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Does Income Inequality Lead to Consumption Inequality?

  • Krueger, Dirk
  • Perri, Fabrizio

This Paper first documents the evolution of the cross-sectional income and consumption distribution in the US in the past 25 years. Using data from the Consumer Expenditure Survey we find that a rising income inequality has not been accompanied by a corresponding rise in consumption inequality. Over the period from 1972-98 the standard deviation of the log of after-tax labor income has increased by 20% while the standard deviation of log consumption has increased less than 2%. Furthermore income inequality has increased both between and within education groups while consumption inequality has increased between education groups but mildly declined within groups. We then argue that these empirical findings are consistent with the hypothesis that an increase in income volatility has been an important cause of the increase in income inequality, but at the same time has lead to an endogenous development of credit markets, allowing households to better smooth their consumption against idiosyncratic income fluctuations. We develop a consumption model in which the sharing of income risk is limited by imperfect enforcement of credit contracts and in which the development of financial markets depends on the volatility of the individual income process. This model is shown to be quantitatively consistent with the joint evolution of income and consumption inequality in US, while other commonly used consumption models are not.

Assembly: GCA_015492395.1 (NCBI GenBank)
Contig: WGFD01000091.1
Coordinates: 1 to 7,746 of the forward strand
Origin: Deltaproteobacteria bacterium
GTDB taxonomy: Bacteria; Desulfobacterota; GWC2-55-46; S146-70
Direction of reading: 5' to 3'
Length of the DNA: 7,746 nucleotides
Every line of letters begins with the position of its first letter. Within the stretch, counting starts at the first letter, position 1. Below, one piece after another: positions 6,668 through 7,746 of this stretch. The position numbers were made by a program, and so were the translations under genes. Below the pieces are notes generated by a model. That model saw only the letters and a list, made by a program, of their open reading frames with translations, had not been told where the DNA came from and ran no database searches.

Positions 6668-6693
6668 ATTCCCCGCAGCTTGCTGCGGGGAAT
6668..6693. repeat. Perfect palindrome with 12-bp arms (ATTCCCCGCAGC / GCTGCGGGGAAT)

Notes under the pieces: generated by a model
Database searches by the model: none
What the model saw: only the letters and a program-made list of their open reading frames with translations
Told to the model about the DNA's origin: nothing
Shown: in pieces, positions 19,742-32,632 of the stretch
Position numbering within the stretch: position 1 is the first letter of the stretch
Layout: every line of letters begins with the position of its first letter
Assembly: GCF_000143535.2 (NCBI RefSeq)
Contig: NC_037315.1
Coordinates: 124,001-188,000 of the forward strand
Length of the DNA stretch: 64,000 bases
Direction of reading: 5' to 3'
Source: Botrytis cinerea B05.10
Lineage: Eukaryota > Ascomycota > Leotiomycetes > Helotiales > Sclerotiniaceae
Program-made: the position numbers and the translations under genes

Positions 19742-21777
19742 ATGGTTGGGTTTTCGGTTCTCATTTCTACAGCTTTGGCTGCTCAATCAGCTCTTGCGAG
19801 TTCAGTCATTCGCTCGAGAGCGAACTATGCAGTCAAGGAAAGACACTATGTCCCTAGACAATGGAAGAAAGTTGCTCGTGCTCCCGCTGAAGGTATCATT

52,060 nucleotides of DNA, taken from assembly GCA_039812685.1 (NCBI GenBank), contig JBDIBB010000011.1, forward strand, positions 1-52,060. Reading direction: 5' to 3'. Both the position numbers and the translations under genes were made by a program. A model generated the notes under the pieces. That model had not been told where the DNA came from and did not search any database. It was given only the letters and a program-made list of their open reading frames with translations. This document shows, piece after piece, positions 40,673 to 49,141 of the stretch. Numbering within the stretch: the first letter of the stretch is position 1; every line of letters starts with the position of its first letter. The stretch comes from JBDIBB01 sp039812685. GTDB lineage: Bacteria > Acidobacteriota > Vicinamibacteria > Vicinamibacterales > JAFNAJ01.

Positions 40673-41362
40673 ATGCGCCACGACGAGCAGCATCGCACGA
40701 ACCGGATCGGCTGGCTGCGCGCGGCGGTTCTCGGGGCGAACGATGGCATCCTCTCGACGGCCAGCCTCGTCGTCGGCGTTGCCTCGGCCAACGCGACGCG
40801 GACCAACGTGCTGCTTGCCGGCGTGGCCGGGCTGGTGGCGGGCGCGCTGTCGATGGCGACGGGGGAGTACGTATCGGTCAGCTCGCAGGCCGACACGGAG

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Paper provided by C.E.P.R. Discussion Papers in its series CEPR Discussion Papers with number 3583.

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Date of creation: Oct 2002
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Handle: RePEc:cpr:ceprdp:3583
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  1. Dirk Krueger & Fabrizio Perri, 1999. "Risk Sharing: Private Insurance Markets or Redistributive Taxes?," Working Papers 99-04, New York University, Leonard N. Stern School of Business, Department of Economics.
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  18. Deaton, Angus & Paxson, Christina, 1994. "Intertemporal Choice and Inequality," Journal of Political Economy, University of Chicago Press, vol. 102(3), pages 437-67, June.
  19. David M. Cutler & Lawrence F. Katz, 1991. "Macroeconomic Performance and the Disadvantaged," Brookings Papers on Economic Activity, Economic Studies Program, The Brookings Institution, vol. 22(2), pages 1-74.
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  21. Peter Gottschalk & Robert Moffitt, 1994. "The Growth of Earnings Instability in the U.S. Labor Market," Brookings Papers on Economic Activity, Economic Studies Program, The Brookings Institution, vol. 25(2), pages 217-272.
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